The real estate market has, in turn, blasted off. The stay-at-home culture from the pandemic hit customers actually where they live, and requirement for housing has yet to ease up. Low home loan rates only added fuel to the fire.
As the U.S. housing market booms, a parallel rise in residential real-estate costs across the world from Amsterdam to Auckland is increasing fears of possible bubbles and prompting some governments to intervene to prevent their markets from overheating.
The unmatched quantity of offers is a symptom of a pandemic-related surge in home sales. According to a September report from the National Association of Realtors, existing home sales reached a 14-year high last August. Similarly, housing supply hit a record low in September, and dipped even lower one month later to 2.5 months of supply.
Given the low inventory, home prices are also on the rise. Prices soared through the end of 2020, jumping the most in seven years by December, according to the S&P Case-Shiller US home-price index. Phoenix, Seattle, and San Diego saw price increases among the 19 cities surveyed.
Real estate frenzy is driven by a combination of factors. Home loan rates hit record lows a dozen times in 2020 alone, and also the pandemic induced a desire for outdoor space or a more comfortable work-from-home arrangement.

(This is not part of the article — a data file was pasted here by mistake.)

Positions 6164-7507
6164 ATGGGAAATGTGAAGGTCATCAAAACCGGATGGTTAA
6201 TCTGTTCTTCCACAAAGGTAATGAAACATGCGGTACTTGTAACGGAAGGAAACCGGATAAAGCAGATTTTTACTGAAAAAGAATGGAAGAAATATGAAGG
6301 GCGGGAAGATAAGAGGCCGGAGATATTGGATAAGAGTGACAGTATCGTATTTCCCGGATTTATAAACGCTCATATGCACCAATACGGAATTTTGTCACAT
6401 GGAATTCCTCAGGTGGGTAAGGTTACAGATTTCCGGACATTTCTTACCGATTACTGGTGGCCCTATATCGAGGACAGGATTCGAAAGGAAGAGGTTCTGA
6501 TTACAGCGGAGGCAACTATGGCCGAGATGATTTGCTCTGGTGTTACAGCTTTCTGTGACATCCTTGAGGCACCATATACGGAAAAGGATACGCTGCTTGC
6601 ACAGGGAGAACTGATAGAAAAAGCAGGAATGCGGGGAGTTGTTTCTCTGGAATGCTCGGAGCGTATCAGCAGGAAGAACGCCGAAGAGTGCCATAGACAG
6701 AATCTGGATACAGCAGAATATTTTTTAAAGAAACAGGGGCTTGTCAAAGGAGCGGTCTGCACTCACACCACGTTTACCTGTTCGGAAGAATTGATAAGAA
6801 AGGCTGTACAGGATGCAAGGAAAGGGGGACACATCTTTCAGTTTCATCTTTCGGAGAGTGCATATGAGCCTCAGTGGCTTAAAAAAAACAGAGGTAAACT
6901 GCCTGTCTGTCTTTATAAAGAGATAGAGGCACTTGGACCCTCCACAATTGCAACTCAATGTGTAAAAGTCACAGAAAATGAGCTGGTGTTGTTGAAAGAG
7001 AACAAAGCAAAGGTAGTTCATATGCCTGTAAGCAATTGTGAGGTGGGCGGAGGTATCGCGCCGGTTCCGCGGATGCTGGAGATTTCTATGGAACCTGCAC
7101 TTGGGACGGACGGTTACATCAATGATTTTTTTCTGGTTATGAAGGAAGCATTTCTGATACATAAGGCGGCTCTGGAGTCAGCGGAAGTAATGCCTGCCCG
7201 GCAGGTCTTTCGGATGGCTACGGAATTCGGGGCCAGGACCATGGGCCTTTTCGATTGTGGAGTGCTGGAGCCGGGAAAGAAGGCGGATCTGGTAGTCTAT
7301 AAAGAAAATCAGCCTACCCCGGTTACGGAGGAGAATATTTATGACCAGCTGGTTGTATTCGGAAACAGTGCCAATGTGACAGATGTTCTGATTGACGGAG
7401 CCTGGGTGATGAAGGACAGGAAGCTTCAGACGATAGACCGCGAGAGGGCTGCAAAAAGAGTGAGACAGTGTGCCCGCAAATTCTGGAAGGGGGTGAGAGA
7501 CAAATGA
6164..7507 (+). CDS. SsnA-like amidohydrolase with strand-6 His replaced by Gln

Southern California home prices reached an all-time high in February as buyers ran amid a shortage of homes for sale, adding to signs that pandemic home-buying trends are extending into 2021.
The information show that the rise in request, however, has not been met by a surge in listings, resulting in bidding wars and subsequent higher prices.
A major factor in the sales and price boom has been a drop in borrowing costs throughout the pandemic, with the average rate on a 30-year fixed mortgage falling below 3% for the first time.
Higher loan rates do not look like dampening demand for home purchases but they are crimping refinance volume.
Mortgage applications to invest in a home rose 3% last week from the previous week, according to the Mortgage Bankers Association’s seasonally adjusted index. That is the fourth straight week of gains. Volume was 26% higher than a year ago. Annual comparisons, however, will likely end up with large over the next month since homebuying stalled at the start of the pandemic one year ago.
The great COVID-19 migration is probably going to hinder the bottom half of home searchers within the coming years, experts say, though it remains too quickly to parse through causal data.